I've got to go away for a few days and just be a writer, so my presence here will likely be scarce. To provide a very tardy answer to a couple of e-mails, dispell a couple of rumors, and give you some stuff to click on when you're bored --
I am not here.
(waving to all my friends who are)
I am not getting this
done. (we're in good shape)
I am not running away with him.
(well, yeah, if he calls I will, think I'm insane?)
I am not making one of these.
I am not going to this.
(mark that EVER)
I am not stuffing myself with these
but I'll probably be popping a few of these.
(it's a food group, right?)
I will not be reading her
stuff. Or his.
(get that EVER stamp out again)
Y'all behave while I'm gone, now.
Having whined about the amount of blood-sucking e-mail, I should balance that out with a few words about the other kind.
I get a lot of reader e-mail, and while I can't write back anymore I do read every letter. This is important; if someone who plonked down $6.99 for one of my books takes the time to write to me, I'll make the time to hear what they have to say. Occasionally they have complaints, but the majority are just ordinary people who love books, like my series and want to offer their support. Aka my tribe.
From reader mail I've learned that my tribe isn't limited to the US anymore. Recently I heard from a friend that I have a following in Darwin, Australia. My cousins in England and Ireland hand out my books to their friends (and probably threaten them if they don't read them.) I have heard from fans in Paris, Tokyo, Moscow, Rio, Oslo, London and Dublin. My books are in Baghdad with our soldiers. A teenager in Jordan has her physician father buy my books for her when he travels abroad for medical conferences. This despite the fact that no foreign rights for any of my books have never been sold -- what I sell has been mainly due to word of mouth; readers who buy imported copies or bring them back from trips to the U.S.
I've traveled, but my books are going to places I will never see. Getting into the hands of people I will never meet. Being heard in places and ways I could never manage otherwise. Sometimes it makes me dizzy to think about it.
The world has become my tribe, and given me a place by the fire. If you need a reason to keep writing, that's a pretty major one.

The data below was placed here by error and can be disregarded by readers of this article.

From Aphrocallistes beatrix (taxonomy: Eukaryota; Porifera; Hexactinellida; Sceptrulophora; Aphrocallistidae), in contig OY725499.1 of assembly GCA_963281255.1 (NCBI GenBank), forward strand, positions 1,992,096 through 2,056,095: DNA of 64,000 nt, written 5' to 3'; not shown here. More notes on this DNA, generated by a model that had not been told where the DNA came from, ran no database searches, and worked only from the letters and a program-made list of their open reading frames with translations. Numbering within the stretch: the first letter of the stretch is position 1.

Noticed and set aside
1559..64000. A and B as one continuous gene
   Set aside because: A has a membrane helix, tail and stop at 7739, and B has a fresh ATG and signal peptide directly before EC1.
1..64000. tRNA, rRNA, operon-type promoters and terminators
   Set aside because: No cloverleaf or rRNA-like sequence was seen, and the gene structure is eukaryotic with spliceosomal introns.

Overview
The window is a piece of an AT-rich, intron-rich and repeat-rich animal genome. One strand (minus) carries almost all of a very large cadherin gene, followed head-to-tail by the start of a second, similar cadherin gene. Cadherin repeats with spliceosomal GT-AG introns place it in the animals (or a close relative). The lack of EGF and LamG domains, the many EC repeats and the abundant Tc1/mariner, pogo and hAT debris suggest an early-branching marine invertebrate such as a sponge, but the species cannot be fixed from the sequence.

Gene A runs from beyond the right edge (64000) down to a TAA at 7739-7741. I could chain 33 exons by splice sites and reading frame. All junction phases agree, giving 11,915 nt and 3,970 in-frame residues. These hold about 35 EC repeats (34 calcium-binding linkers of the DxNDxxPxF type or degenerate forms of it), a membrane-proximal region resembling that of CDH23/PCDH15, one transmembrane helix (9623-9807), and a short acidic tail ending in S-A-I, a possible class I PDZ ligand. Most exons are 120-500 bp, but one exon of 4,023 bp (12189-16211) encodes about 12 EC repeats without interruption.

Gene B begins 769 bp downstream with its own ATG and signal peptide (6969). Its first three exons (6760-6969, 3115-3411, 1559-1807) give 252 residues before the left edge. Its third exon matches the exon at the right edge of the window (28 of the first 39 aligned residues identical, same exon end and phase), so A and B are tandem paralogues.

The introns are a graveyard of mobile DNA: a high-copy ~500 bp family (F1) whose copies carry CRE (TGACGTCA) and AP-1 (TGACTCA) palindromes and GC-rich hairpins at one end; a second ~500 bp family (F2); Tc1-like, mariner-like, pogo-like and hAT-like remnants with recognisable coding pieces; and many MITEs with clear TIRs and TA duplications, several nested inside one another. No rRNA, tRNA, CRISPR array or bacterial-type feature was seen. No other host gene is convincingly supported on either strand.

By the way, Jessie has volunteered to take over sending copies of my three free e-books out to everyone who missed them. If you'd like the .pdf versions, send an e-mail to StarDocMail@aol.com.
One of the three current WIPs is done, as of 2:09 am tonight. I gotta check the tally but I think it's novel #54. Too tired to count anything but sheep at the moment.
Tomorrow through Sunday, full-scale attack manuscript edit, Monday final read-through, Tuesday it goes in the mail. Deadline is Thursday so I've got two day's leeway to screw up my time table. Second WIP due September 1st, third WIP due September 15th, and somewhere along the way I need to finish the StarDoc novella, write two other stories for the site, negotiate a contract (mayhap two), and write proposals to pitch five more books.** My carrot: I get to take the entire month of December off and have my first real vacation in two years.
But for now, bed. It's raining hard and thundering, and the sound combo usually knocks me out cold.
**This is not counting a copy edit and a galley I still need to proof.
It's started. Some advice for you fame seekers out there -- don't get mentioned in Publisher's Weekly more than once a month. You would not
believe the number of blood suckers that swarm.
A random sampling from this morning's e-mail (slightly rephrased/reworded to keep me from getting sued):
Promotion Strategy Consultant:
"Hi, I'm Lance, and according to PW you've
got an important book coming out! Good for you! Now let me tell you how I can double your sales . . ."
Such sincerity, such wit, such knowledge of the industry -- and he can read, too. Gosh, Lance, marry me.
Personalized Fan DoDad Maker:
"Dear Ms. Vihel, would you like to get your title in front of thousands of readers? With our bulk
pricing . . . "
First, learn to spell my ex-husband's name right. Then come talk to me about stamping it on ten thousand cheap plastic pink heart-shaped bookmarks.
Web . . . Something:
"Internet design services, media relations, e-interviews, affordable rates . . ."
Your damn e-mail took two minutes to load, and then the stupid graphics flashed in my face so much I nearly had a grand mal seizure. Just go away.
Why Aren't You One of Us:
Dear Ms. Kelly, I am writing to you on behalf of [yet another idiot writer's organization] . . .